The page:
The NGOs and authors, who met with PAS Youth reps, are however divided over the use of Interlok in schools.
The Indian NGOs comprised the Malaysian Indian Voice (MIV) and Malaysian Indian Movement, while the authors were represented by Seniman Paksi Rakyat Malaysia (Paksi) and Budayawan Bertindak.
“It is improper to defile the literary work without a proper discussion with the parties involved,” PAS Youth information chief Suhaizan Kayat told reporters after the groups met yesterday evening.
On Jan 6, about 100 protesters in Klang torched copies of the book in a move to force the government to retract the novel from the school syllabus.
However, Suhaizan added that the meeting failed to reach any resolution on whether the book should be retained or scrapped from the syllabus.
“While the Indian NGOs want the book retracted due to sensitive words, the authors’ associations insist that it can still be used in schools,” he said, adding that some of the panelists themselves have not read the novel.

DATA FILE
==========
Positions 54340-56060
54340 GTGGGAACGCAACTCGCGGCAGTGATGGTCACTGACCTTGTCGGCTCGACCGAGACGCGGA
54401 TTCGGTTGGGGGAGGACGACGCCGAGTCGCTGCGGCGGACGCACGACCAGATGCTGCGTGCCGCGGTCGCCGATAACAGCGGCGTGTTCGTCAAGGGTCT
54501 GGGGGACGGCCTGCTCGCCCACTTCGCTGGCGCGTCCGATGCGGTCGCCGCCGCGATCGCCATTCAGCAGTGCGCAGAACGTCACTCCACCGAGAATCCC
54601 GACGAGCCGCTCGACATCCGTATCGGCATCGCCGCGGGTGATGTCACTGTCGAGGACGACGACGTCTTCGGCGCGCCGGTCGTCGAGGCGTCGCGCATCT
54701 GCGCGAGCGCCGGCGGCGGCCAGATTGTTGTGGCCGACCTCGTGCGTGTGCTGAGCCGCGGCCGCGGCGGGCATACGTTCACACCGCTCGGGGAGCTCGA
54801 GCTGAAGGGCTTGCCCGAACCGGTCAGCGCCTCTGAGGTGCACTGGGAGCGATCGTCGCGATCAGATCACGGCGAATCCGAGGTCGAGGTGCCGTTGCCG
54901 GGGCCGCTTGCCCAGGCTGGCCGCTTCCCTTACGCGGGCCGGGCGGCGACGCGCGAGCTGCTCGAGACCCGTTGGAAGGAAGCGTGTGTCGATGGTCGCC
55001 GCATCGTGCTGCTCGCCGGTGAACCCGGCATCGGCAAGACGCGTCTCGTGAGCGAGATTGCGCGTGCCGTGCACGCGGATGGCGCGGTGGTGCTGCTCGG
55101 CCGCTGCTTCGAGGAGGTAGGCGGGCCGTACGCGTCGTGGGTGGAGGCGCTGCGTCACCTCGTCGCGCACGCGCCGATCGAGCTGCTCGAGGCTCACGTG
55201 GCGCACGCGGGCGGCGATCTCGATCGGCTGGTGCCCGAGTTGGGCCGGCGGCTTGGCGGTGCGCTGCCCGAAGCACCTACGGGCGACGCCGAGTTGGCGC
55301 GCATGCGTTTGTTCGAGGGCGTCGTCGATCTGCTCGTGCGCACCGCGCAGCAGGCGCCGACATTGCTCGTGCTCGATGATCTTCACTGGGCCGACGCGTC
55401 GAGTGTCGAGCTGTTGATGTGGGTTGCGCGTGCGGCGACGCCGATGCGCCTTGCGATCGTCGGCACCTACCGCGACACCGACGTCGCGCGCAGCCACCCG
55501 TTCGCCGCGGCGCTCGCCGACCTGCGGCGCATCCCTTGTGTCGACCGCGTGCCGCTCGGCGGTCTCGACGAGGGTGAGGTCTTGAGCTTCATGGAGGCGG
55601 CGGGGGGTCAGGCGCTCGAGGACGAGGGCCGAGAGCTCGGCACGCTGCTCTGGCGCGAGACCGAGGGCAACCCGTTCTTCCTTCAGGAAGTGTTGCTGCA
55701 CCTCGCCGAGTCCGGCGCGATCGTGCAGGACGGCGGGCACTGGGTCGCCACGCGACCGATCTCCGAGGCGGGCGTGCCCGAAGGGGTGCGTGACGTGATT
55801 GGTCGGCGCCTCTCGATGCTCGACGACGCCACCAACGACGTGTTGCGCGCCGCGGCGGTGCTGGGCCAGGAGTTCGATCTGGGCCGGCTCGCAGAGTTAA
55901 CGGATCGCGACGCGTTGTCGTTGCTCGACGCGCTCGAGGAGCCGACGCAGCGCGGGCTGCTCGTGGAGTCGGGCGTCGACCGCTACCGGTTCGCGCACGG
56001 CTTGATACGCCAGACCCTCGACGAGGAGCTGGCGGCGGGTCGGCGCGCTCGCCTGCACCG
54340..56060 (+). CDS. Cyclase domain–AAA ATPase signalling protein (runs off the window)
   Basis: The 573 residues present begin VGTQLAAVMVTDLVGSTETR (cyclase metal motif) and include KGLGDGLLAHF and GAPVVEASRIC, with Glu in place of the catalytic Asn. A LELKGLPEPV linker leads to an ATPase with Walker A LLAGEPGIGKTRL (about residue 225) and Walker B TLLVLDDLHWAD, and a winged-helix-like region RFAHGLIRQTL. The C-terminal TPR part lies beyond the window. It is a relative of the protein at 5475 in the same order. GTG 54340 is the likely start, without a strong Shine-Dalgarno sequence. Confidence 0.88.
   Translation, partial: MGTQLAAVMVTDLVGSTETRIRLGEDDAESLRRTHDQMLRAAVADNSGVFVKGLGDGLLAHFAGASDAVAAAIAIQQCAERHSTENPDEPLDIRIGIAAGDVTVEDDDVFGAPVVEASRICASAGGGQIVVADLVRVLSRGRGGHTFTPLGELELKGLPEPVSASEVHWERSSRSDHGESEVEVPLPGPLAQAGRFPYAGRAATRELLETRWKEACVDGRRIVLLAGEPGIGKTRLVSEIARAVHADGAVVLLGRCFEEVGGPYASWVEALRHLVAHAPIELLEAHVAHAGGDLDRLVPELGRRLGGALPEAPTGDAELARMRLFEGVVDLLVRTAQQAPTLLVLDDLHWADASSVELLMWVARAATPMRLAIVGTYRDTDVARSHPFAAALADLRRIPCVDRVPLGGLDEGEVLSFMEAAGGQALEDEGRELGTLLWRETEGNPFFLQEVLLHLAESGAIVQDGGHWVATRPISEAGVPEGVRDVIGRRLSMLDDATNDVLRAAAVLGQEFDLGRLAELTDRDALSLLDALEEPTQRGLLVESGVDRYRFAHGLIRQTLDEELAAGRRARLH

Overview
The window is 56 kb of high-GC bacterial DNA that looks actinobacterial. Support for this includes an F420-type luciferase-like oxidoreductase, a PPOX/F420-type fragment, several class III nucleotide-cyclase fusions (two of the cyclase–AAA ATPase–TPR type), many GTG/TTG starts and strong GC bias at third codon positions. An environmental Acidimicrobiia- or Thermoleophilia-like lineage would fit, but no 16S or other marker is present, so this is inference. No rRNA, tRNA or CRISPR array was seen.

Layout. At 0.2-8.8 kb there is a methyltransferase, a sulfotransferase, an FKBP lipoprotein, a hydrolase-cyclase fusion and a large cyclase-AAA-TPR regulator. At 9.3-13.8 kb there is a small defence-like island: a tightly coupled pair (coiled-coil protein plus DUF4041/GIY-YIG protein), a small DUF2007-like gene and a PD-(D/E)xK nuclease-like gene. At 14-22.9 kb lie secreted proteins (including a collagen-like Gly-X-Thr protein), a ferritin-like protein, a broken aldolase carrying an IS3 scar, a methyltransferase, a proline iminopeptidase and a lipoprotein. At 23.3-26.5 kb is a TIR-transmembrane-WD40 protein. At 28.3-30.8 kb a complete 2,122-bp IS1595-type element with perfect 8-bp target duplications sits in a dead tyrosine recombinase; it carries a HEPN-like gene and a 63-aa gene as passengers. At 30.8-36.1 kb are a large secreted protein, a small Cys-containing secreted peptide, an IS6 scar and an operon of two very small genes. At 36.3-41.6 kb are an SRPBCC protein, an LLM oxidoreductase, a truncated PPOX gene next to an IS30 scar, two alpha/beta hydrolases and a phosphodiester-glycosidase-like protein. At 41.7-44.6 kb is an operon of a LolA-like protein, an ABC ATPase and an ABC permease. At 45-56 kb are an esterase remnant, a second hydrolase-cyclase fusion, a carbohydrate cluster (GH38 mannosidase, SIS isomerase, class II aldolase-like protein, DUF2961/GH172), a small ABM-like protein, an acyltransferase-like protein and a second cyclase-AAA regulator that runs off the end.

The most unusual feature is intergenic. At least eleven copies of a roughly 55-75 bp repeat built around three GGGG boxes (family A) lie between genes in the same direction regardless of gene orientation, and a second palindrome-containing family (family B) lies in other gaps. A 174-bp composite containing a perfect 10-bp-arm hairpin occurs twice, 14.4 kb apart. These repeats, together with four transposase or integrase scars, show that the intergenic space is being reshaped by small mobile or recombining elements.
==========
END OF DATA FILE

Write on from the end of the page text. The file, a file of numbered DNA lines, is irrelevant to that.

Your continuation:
Therefore, another meeting will be held on Jan 19 in order to reach a clear resolution over the matter.
“We expect the panelists to study the book by next week and come up with some working papers. Hopefully, we can reach a solution then,” said Suhaizan.
Don’t exploit the issue
The PAS Youth information chief also expressed concern over several irresponsible quarters who are trying to exploit the situation for their own agenda.
“These people are fanning this issue out of proportion for their own political mileage,” he said, without mentioning names.
PAS supporters club deputy chief N Balasubramaniam, who was also present, said although the Indian NGOs wanted Interlok removed, they however respected the novel as a valuable literary work.
“That is why we condemn the desecration of the book,” he said.
Meanwhile, Paksi president Shamsudin Othman thanked PAS Youth for arranging the meeting in order to diffuse the tension.
“This proves that we can discuss sensitive issues in a civil manner,” he said.